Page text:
Article series: Applications of next-generation sequencing

The impact of whole-genome sequencing on the reconstruction of human population history

Journal name:
Nature Reviews Genetics
Volume:
15,
Pages:
149–162
Year published:
DOI:
doi:10.1038/nrg3625
Published online

Abstract

Examining patterns of molecular genetic variation in both modern-day and ancient humans has proved to be a powerful approach to learn about our origins. Rapid advances in DNA sequencing technology have allowed us to characterize increasing amounts of genomic information. Although this clearly provides unprecedented power for inference, it also introduces more complexity into the way we use and interpret such data. Here, we review ongoing debates that have been influenced by improvements in our ability to sequence DNA and discuss some of the analytical challenges that need to be overcome in order to fully exploit the rich historical information that is contained in the entirety of the human genome.

At a glance

Figures

  1. A possible model of archaic introgression based on the latest analysis using second-generation sequencing.
    Figure 1: A possible model of archaic introgression based on the latest analysis using second-generation sequencing.

    Red arrows indicate initial colonization events across the Old World after the origination of anatomically modern humans (AMHs) in Africa, including two movements into Asia. Approximate positions of introgression events are represented by coloured circles and are not intended to be accurate. This model portrays the hypothesis that portions of the Denisovan genome entered the human gene pool through hybridization with more widespread populations of archaic hominins (such as Homo erectus), which also interbred with the Denisovan population. Models that involve interbreeding directly between Denisovans and AMHs can be found in Ref. 46. The black arrow shows a more recent expansion of Asian farming populations (that is, <10,000 years ago) that did not carry introgressed Denisovan alleles and that replaced much of the indigenous resident population up to Wallace's phenotypic boundary (shown by the dashed line), which lies just east of Wallace's biogeographical line154. This hypothesis may explain the lack of evidence for Denisovan introgression outside islands in Southeast Asia and Oceania.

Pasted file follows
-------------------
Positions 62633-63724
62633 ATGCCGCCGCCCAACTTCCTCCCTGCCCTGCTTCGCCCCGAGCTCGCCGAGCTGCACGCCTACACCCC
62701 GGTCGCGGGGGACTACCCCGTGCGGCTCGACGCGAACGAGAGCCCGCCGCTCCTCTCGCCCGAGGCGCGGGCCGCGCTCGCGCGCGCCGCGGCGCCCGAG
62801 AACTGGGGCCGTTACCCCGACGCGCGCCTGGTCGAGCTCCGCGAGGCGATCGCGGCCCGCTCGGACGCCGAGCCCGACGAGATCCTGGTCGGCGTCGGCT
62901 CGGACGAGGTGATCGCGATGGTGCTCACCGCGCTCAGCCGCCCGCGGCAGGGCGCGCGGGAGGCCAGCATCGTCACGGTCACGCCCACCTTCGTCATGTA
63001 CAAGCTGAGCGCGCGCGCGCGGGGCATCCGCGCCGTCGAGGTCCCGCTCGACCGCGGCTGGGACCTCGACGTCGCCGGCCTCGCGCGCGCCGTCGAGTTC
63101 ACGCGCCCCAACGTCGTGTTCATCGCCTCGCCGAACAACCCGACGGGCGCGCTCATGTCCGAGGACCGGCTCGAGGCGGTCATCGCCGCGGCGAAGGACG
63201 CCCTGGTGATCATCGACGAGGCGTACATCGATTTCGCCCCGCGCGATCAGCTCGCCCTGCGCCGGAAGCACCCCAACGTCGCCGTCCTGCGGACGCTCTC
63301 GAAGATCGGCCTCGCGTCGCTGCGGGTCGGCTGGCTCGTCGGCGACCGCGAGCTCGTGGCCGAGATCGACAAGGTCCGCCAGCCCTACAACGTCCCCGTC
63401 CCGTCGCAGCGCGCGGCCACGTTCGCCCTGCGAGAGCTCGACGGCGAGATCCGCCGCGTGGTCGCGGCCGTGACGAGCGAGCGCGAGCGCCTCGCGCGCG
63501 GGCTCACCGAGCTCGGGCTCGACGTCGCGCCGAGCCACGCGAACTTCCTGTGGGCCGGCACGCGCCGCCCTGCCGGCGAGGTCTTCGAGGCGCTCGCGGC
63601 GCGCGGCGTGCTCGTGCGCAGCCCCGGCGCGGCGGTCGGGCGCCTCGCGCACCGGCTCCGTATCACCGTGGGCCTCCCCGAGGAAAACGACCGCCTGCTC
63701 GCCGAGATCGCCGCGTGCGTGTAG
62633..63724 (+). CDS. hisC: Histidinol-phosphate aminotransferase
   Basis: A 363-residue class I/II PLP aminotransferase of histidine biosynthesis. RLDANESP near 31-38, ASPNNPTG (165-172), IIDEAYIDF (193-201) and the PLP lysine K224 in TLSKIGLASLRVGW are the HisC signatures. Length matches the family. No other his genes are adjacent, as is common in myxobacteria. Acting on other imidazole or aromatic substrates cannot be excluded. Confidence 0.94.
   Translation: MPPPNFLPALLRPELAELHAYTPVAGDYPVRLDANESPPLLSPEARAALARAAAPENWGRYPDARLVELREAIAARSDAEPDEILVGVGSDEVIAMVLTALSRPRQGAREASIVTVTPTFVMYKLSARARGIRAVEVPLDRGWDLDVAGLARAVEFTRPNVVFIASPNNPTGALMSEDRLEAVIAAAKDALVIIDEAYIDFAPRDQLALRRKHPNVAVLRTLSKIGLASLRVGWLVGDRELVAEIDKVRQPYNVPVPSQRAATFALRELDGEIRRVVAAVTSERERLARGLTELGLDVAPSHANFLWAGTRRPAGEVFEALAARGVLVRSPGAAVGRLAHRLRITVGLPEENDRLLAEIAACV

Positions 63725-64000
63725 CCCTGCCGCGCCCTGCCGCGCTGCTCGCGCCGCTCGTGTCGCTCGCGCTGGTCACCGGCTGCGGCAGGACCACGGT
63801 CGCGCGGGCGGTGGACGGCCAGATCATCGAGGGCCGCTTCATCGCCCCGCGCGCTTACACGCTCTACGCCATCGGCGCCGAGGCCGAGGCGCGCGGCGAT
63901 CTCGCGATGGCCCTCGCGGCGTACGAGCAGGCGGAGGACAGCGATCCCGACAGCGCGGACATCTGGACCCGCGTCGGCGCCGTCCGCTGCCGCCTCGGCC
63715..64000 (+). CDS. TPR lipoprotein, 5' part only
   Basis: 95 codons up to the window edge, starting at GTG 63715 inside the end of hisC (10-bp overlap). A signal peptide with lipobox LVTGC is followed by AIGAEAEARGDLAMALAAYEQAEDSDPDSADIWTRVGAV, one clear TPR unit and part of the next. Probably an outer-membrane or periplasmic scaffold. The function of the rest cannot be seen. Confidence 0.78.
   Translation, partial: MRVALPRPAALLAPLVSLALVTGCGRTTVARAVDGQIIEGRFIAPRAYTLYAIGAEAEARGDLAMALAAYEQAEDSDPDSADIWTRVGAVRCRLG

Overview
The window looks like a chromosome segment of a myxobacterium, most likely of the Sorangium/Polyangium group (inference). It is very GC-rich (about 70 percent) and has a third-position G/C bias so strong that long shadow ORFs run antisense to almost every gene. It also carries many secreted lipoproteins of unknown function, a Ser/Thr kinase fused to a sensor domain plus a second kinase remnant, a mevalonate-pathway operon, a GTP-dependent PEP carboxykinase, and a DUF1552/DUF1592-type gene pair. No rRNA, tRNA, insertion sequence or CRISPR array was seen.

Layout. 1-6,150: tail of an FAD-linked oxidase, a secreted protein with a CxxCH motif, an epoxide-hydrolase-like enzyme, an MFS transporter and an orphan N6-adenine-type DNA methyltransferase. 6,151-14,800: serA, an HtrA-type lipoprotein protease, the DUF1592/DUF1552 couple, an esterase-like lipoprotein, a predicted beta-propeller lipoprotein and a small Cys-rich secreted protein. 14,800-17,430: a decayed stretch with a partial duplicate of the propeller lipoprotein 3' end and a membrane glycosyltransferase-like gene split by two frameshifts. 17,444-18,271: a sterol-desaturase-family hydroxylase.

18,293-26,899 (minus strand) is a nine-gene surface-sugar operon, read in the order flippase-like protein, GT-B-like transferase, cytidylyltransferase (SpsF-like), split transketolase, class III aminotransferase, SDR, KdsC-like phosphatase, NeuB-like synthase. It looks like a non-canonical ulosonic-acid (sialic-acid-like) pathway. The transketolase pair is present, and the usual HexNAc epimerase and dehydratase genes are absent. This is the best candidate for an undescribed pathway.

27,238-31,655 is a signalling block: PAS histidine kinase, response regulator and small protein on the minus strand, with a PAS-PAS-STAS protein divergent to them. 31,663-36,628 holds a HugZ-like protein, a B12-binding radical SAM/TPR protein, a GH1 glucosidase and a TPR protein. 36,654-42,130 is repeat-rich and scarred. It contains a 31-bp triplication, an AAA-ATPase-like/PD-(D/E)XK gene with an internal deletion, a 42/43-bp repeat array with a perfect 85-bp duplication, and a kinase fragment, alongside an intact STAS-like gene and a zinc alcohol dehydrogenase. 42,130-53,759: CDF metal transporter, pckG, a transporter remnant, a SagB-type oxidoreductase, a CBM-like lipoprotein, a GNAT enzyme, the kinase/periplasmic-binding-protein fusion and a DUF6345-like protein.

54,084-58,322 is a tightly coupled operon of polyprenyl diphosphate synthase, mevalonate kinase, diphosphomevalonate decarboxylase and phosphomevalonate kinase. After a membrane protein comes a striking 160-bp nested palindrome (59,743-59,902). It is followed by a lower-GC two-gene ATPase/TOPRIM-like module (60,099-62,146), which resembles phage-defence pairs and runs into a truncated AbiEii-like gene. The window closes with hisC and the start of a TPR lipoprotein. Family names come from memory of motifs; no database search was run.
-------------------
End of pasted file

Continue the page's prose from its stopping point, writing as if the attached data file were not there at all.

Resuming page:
2. Alternative human origin models that fit existing fossil evidence on the basis of either phylogenetic or pedigree-based mutation rates.
    Figure 2: Alternative human origin models that fit existing fossil evidence on the basis of either phylogenetic or pedigree-based mutation rates.

    Key fossil evidence for nearly or fully anatomically modern humans (AMHs) is described on the left, and approximate date range estimates are indicated by the grey shading. West Africans are relatively genetically homogenous modern-day Niger–Kordofanian- and Nilo-Saharan-speaking populations that are often represented by the Yoruba of Nigeria. Eurasians encompass all modern-day non-African populations. Divergence times that are estimated using the faster phylogenetic mutation rate under the assumption of relatively instantaneous population splitting are mostly consistent with the fossil evidence. To preserve the correspondence between fossil dates and population divergence times under the slower pedigree-based mutation rate, this model assumes long-term gene flow among subdivided ancestral populations (represented by the gradient of blue shading), which leads to older divergence time estimates.

  3. Second-generation sequencing in ancient Europeans.
    Figure 3: Second-generation sequencing in ancient Europeans.